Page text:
Brussels (dpa) – EU interior ministers are discussing today how more denied protection seekers can be returned to their home countries in the future.
This is part of a recent effort to work more closely with countries of transit and origin of migrants. Federal Interior Minister Horst Seehofer (CSU) and his colleagues are not expected to make decisions on the subject during the video conference.
For a long time, EU Member States have failed to agree on a comprehensive reform of EU asylum policy. In any case, everyone agrees that we need to be more consistent with repatriations. For years it has not been possible to significantly increase the quota of people who have to leave the EU who actually leave the EU.
In 2018, the European Commission set a target to increase the return rate to around 70 percent by 2020. This would mean that seven out of ten people who have to leave the EU will leave the EU. According to the European Commission, in 2019 only 29 percent of people who should have left the EU countries left the country.
The low return rate across the EU is due to both the EU Member States and the third countries. For example, they do not provide the necessary documents for their fellow countrymen. Moreover, the willing withdrawal of their own citizens is not necessarily a winning issue for the governments in the country of origin. Some of those affected go into hiding in the EU countries.
According to a report by the European Commission in early February, cooperation with more than a third of the countries surveyed needs to be improved. The authority has not made public which countries are targeted, even when requested. In the other countries surveyed, cooperation in the field of return and readmission is good or average.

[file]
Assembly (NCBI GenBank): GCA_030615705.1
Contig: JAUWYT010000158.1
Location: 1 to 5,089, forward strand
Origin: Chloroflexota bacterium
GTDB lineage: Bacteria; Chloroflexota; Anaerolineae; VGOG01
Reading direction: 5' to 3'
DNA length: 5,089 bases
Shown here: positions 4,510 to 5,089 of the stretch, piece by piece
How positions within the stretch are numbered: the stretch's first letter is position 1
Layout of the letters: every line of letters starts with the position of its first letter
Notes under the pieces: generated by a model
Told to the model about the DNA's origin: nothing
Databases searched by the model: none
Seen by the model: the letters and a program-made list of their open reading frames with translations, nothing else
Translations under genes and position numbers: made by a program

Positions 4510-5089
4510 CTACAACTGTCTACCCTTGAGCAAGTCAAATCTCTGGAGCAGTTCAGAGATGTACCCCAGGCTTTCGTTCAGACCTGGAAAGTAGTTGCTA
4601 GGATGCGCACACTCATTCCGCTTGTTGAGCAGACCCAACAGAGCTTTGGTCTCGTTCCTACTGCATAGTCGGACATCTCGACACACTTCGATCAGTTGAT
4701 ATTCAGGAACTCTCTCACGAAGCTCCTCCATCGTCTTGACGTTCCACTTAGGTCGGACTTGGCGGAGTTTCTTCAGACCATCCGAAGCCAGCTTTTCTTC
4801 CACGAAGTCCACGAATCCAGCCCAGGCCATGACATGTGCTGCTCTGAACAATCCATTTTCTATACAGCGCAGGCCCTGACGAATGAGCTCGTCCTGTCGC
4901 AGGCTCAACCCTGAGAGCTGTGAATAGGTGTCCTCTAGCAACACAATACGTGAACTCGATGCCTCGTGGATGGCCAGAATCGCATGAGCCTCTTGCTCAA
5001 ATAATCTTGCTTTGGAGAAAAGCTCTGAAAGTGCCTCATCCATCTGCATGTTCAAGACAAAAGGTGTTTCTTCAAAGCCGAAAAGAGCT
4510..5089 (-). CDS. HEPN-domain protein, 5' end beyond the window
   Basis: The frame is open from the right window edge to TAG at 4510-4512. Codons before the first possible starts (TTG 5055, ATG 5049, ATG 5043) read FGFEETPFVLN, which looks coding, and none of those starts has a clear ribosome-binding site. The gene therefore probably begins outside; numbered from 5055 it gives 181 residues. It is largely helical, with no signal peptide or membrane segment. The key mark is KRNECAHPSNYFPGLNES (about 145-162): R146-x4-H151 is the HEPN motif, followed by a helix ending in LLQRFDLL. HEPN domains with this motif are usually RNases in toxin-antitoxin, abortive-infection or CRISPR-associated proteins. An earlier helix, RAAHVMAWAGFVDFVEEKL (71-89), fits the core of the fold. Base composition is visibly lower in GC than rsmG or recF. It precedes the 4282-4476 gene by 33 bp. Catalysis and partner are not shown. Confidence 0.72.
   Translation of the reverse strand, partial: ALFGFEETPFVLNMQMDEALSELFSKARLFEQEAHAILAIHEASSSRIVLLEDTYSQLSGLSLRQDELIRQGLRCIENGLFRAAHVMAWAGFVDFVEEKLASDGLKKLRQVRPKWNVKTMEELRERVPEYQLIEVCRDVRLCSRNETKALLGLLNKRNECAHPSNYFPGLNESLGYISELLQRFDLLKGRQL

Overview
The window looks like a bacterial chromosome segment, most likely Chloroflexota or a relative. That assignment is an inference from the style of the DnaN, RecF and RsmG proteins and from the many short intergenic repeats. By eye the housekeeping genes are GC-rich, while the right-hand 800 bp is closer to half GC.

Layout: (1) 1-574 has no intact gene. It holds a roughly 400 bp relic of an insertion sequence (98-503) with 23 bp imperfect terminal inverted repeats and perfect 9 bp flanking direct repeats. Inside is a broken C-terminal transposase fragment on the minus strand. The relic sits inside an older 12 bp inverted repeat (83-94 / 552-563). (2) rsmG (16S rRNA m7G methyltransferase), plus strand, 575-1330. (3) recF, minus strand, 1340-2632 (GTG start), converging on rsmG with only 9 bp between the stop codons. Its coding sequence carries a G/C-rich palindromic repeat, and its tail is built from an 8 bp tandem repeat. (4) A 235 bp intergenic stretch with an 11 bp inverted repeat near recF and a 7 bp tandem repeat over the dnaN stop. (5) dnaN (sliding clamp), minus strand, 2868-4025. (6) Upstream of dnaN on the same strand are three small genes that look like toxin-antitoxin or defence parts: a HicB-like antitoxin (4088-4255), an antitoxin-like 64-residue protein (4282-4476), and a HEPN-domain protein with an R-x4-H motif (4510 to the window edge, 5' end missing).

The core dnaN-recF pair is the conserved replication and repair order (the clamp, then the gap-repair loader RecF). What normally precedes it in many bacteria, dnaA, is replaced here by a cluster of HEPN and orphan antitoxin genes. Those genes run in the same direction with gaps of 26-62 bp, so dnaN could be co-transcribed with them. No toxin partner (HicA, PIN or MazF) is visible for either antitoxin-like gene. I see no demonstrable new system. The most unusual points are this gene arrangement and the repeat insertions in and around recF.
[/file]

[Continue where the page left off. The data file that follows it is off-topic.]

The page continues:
Interior ministers want to discuss today how more people can be repatriated in cooperation with countries of origin. This is likely to bring incentives as well as potential drawbacks to those states that do not cooperate. For example, the EU uses visa issuing to exert pressure on the countries of origin. Other levers could be trade policy and development aid. In the field of cooperation, aspects such as cooperation on climate policy, the Erasmus exchange program or legal migration can play a role.
Green European politician Franziska Brantner warned: “A visa bazaar for more returns to third countries is legally questionable. Is the engineer from Tunisia not allowed to come because a Tunisian who has to leave the country will not be taken back? The rule of law procedures must be observed, she told the German news agency. The situation in the countries of origin must also be carefully considered, for example if certain groups are not safe there.
Such aspects will also be discussed at a joint video conference of EU interior and foreign ministers next Monday. Then it must concern the external aspects of migration policy as a whole. More specifically, closer relations with third countries in this area will be discussed.
At the proposal of the Portuguese presidency of the EU Council, relations with North African countries such as Egypt are also on the program on Friday. Ministers also want to discuss a proposal from the European Commission that protects critical infrastructure such as hospitals or energy networks better against cyber attacks and natural disasters.